But here's the thing. He is 2 and he is smart. And he has learnt how to manipulate his adoring parents by crying and whinging. He knows mum and dad will do whatever it takes to avoid tantrums as it generates flashbacks of a time we do not want to revisit. So yesterday when our ABA therapist said we need to start clamping down on some of his less desirable behaviours I felt trepidation. I finally reach a place where my child and I are emotionally connected and now I am being asked to start laying down the law. I am frightened of the impact this will have on us.

Intellectually I agree with the therapist. After all I have already negotiated the terrible two's and three's with my daughters. I know how important it is to teach impulse control, the meaning of no, that flinging yourself on the floor will not have more impact than using your words. I know all that. I want Harri to learn appropriate behaviours in order to attend school and not be the 'naughty kid' who disrupts the class with his antics. With a year to go before pre school, this is the time to start teaching him the social skills necessary to achieve this. Yet I still feel sick to my stomach. It's as if the struggle never ends. (Is that self pity I hear? Yes, yes it is)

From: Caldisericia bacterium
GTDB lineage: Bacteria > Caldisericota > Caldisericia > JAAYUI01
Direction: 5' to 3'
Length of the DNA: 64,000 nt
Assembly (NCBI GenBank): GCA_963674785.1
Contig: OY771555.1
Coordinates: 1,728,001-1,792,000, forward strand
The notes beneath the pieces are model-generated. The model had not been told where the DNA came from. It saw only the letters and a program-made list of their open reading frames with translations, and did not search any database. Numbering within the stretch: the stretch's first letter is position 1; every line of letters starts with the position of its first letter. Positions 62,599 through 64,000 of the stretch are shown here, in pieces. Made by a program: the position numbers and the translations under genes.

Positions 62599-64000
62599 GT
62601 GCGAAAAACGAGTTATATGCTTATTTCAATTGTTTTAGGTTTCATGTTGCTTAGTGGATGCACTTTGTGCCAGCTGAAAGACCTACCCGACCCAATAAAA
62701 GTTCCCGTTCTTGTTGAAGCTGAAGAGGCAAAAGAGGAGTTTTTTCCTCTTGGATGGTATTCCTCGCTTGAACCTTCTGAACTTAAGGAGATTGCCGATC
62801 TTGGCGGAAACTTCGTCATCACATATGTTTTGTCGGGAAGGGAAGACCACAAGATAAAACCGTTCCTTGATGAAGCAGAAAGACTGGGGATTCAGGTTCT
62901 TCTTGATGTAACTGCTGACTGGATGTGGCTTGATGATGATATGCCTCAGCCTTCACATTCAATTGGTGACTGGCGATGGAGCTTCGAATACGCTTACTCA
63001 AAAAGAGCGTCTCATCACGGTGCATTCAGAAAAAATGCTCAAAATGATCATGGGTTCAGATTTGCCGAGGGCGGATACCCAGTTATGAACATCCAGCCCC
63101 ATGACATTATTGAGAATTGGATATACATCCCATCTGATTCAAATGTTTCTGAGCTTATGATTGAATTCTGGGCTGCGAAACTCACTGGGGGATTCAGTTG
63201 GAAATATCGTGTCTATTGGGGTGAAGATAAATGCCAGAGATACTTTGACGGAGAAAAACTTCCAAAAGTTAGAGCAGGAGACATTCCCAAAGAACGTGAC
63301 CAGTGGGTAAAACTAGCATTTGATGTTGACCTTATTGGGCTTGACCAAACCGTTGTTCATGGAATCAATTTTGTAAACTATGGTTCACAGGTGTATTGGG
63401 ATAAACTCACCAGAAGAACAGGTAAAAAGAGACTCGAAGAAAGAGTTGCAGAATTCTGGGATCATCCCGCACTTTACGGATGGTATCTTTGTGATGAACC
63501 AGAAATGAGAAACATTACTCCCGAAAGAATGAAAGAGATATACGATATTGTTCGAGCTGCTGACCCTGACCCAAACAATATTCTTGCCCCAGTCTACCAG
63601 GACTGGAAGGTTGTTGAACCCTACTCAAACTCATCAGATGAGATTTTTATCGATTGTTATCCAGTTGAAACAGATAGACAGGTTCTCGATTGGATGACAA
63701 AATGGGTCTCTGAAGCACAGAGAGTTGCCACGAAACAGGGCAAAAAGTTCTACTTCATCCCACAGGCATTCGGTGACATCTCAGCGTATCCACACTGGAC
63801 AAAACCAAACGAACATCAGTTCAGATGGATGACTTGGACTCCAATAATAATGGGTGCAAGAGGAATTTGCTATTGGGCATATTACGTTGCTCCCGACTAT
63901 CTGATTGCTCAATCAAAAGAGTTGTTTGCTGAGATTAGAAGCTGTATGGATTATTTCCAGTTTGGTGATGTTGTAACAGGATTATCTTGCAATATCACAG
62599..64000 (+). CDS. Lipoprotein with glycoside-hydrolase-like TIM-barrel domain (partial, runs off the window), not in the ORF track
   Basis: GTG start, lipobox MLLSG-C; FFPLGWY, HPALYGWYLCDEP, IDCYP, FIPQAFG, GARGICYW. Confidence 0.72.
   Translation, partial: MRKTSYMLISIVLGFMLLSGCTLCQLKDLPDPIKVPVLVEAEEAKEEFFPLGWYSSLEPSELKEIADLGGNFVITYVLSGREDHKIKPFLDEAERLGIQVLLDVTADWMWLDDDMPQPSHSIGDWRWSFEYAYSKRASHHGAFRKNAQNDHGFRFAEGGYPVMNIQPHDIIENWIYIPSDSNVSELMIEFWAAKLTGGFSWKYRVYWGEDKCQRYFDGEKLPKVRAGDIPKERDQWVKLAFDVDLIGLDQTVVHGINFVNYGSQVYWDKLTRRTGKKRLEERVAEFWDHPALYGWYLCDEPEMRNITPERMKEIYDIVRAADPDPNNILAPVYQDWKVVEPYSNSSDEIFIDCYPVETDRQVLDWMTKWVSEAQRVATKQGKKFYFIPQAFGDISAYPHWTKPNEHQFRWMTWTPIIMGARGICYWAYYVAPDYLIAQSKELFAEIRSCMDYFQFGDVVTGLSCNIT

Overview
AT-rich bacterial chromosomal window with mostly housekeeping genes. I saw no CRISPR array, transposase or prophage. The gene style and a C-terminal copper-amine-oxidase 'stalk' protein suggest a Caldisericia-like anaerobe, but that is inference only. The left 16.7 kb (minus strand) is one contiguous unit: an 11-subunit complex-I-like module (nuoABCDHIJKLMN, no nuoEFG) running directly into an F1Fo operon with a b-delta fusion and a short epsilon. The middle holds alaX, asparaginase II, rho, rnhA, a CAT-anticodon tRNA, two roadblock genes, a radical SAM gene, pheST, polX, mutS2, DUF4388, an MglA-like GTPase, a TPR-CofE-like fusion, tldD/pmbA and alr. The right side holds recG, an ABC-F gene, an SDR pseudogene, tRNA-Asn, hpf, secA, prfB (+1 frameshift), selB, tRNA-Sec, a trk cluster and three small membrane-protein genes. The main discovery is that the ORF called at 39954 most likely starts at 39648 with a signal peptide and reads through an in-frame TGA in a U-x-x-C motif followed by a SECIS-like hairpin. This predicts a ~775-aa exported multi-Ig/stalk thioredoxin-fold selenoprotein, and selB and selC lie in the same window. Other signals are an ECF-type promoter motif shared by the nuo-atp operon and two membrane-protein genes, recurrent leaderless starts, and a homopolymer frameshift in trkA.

8 comments:

  1. Self-pity? Perhaps. But perhaps not.

    Perhaps your trepidation has to do with something else. Impulse control is necessary, but Harri is still very young. Maybe he's not ready. Maybe you know that.

    Nobody wants theirs to be the naughty kid. Intellectually, it's a simple decision to say "impulse control is good, tantrums are bad." But children are not so simple. Just because the parents or the therapists are ready to teach impulse control doesn't mean the child is ready to learn impulse control. And that isn't a purely intellectual matter.

    If you look inside yourself and believe that Harri--or your relationship--is not ready to tackle this challenge, it is okay to wait. I'm sure you have lots of goals for your child and I'm sure there are some he's ready for and some he's not. If managing undesireable behaviors isn't one of them--or, if you have doubts--then pick something else to concentrate on.

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  2. I think you are identifying my ambiguity well Stephanie. I'm not sure he is ready. I think I am avoiding potential conflict with the therapist by being 'a good mummy' and doing what I am told. Which inadvertantly makes me a lousy advocate for my son. Mmmm I have much to think about.